yakushima tales

Yakushima Myths & Tales

KappaThe setting for Miyazaki’s animation Princess Mononoke was inspired by the natural scenes found on Yakushima.  However, the inspiration for Princess Mononoke doesn’t just stop there as the island is abundant with wonderful myths, tales and fables relating to the spirits and gods that inhabit the mountains and trees.  Some of these tales could quite easily have been included in the Mononoke story.

A Warning from the Trees

Men from Miyanoura stood by a tree discussing the use they would make of the lumber once the tree was cut down.  While talking they suddenly heard from the tree the noise of a saw cutting through the tree and then the crashing sound of it falling.  The men ran back to the village and warned people that the trees spirit had told them not to cut down trees unnecessarily.  This warning did not have too much of an affect as the trees continued to be cut down, anyway.

Typhoon Early Warning

A cave near to Tachudake (太忠岳 – you can access Tachudake from Yakusugi Land) is said to reverberate with the sound of a conch 3 days before a typhoon arrives on the island.

The White Deer

A ruling lord on Tanegashima was forcing a new school of Buddhism upon the locals (Nichiren).  The mountains gods were angered and the island rumbled with tremors and was hit by plagues.  The high priest, Nichizo Shonin, sent a priest of the new school into the mountains with an amulet to appease the gods, but the amulet was picked up by the wind and thrown back down to the village.  The incident occurred again when a second priest attempted to appease the gods.  Finally, Nichizo Shonin went himself and spent 7 days chanting sutras.  He took the amulet to a mountain shrine and suddenly a white deer appeared and bowed to the high priest.  Thereafter, the tremors and the plagues ceased.  The village of Nagata is a good example of the division caused by the introduction of new forms of Buddhism.  Nagata is divided by a river and on one side of the village it was predominantly Nichiren and upon the other it was predominantly Tendai (an older school of Buddhism).  During the early years of Nichiren Buddhism they were often suppressed by the more established Tendai sect.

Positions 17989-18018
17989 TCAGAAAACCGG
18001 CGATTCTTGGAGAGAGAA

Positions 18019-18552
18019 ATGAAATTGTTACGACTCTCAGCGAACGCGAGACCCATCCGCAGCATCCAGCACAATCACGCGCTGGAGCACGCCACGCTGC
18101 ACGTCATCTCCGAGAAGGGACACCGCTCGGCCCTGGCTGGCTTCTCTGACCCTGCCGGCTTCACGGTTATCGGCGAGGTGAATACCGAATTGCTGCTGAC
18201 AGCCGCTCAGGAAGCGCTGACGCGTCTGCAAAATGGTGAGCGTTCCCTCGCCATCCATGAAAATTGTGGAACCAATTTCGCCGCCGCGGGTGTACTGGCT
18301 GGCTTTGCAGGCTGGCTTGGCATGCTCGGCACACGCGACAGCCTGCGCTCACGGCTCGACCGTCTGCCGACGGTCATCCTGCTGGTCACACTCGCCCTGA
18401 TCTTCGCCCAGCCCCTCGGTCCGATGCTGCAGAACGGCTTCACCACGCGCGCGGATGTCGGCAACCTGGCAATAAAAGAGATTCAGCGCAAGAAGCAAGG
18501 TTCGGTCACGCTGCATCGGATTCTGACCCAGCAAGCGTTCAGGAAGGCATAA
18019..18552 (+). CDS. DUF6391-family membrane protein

The White Deer mentioned in this story and Tomori Jochiku (mentioned in a story below) also re-appear in a defining moment during Yakushima`s history.  Both of these characters have a subtle role to play in the context of Princess Mononoke.

Blood-sucking Sprite

A tree sprite in the guise of a beautiful woman would appear in the forests and smile.  Should the person encountering the sprite not smile before her then she would suck blood from the neck of the surprised local.  The sprite was particularly busy at New Year and on the festival days of the mountain gods.  On these days the locals would avoid going into the woods and mountains.  Even to this day it is considered unlucky to enter the forest and mountains at New Year.

And our favourite tale….

Fishermen found a jar containing a letter.  They brought the letter to Tomari Jochiku and he announced that the letter came from a water sprite.  The letter read: Extract the insides of a thousand people through their anuses, salt them, and send them in this jar.  Tomari Jochiku got straight down to his super-hero work and wrote a sutra on a large rock in the Anbo River.  So powerful and convincing was the sutra that since he wrote the sutra (400 years ago) no one in Anbo has ever died by encountering a sadistic water sprite and having their stomach wrenched through their anus and then salted.  Thank you Tomari san!

And thank you to the Diagram Yakushima guide book for publishing these tales.